It wasn't as though she wanted her mother's keys, nor her mother's life that went with them. She scarcely knew what she wanted. She knew what she feared—to be locked up in some dark, narrow place by people who loved her. An enemy might drop his guard, weary of his task, turn his back; love would never falter. Her fingers rubbed restlessly on the stone.
Dy Baocia's cavalcade filed off down the hill through the town and was soon lost from her view among the crowded red-tiled roofs. Dy Ferrej, turning back, walked wearily in through the gate and out of sight.
The chill spring wind lifted a strand of Ista's dun hair and blew it across her face, catching on her lip; she grimaced and tucked it back into the careful braiding wreathing her head. Its tightness pinched her scalp.
The weather had warmed these last two weeks, too late to ease an old woman bound to her bed by injury and illness. If her mother had not been so old, the broken bones would have healed more swiftly, and the inflammation of the lungs might not have anchored itself so deeply in her chest. If she had not been so fragile, perhaps the fall from the horse would not have broken her bones in the first place. If she had not been so fiercely willful, perhaps she would not have been on that horse at all at her age . . . Ista looked down to find her fingers bleeding, and hid them hastily in her skirt.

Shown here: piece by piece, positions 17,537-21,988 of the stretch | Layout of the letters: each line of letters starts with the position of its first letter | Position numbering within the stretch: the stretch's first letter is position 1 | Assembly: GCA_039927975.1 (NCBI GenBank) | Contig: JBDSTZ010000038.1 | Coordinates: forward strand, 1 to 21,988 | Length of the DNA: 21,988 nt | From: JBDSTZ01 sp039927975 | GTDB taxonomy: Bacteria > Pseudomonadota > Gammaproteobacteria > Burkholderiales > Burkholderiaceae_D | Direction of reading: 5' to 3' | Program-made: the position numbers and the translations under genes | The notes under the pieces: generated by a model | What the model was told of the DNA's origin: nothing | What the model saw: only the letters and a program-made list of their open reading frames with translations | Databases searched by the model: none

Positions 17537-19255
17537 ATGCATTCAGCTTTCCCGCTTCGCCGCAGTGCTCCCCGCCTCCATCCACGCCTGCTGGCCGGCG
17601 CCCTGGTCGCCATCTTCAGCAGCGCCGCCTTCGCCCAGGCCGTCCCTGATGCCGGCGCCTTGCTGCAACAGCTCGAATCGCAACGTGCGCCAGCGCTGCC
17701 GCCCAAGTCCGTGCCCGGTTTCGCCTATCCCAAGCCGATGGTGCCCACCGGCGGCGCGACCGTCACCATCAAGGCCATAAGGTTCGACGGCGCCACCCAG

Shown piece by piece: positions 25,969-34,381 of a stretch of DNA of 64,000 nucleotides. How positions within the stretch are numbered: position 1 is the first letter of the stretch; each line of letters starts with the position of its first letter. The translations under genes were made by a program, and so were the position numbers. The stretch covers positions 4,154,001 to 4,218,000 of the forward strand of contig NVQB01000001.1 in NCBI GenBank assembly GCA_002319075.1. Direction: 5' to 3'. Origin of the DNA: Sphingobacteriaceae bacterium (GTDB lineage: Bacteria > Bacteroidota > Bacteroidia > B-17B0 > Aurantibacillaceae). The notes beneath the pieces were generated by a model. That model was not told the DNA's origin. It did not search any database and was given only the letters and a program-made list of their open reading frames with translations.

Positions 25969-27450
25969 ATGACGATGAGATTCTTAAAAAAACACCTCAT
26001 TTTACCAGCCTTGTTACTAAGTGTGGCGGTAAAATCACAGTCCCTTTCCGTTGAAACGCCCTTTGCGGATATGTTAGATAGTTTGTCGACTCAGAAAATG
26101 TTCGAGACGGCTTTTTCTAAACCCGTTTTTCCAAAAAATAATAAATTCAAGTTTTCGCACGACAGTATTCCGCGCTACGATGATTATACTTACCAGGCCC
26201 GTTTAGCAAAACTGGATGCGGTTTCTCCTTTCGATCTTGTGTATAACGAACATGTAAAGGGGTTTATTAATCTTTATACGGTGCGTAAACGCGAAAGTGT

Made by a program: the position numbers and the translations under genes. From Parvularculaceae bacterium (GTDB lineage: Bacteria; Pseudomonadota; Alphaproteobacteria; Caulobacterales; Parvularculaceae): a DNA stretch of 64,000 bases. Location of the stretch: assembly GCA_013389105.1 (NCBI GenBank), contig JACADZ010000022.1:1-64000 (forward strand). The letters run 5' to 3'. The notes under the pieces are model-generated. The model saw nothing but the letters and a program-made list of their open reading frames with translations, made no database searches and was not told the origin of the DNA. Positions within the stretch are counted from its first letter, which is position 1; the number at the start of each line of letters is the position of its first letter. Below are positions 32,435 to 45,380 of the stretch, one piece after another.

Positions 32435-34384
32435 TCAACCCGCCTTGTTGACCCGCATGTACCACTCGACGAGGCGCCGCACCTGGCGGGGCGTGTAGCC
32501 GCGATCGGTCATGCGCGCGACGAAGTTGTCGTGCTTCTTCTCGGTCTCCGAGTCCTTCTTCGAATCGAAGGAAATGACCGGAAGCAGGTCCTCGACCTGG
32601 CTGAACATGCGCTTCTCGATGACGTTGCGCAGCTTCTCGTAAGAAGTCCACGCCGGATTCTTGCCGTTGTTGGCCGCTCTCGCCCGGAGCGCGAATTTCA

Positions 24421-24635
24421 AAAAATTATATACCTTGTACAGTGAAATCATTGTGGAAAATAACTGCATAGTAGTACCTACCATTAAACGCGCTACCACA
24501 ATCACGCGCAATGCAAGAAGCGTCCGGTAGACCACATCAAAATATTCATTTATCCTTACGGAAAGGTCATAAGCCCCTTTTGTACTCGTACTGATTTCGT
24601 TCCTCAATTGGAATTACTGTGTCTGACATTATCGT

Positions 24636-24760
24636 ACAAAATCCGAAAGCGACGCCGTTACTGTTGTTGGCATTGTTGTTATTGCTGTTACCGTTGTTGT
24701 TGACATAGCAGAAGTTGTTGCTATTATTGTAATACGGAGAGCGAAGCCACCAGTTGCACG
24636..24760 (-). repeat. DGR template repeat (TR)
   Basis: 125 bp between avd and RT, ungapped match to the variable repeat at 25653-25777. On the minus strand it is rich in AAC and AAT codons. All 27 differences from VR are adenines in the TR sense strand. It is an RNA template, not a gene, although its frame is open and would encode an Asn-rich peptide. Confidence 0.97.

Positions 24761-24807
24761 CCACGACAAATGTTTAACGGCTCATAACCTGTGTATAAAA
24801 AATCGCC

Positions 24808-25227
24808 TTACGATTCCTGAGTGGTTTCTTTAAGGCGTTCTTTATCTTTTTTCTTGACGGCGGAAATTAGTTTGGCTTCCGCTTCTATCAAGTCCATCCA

In the funeral ceremonies, the gods had signed that the old lady's soul had been taken up by the Mother of Summer, as was expected and proper. Even the gods would not dare violate her views on protocol. Ista imagined the old Provincara ordering heaven, and smiled a little grimly.
And so I am alone at last.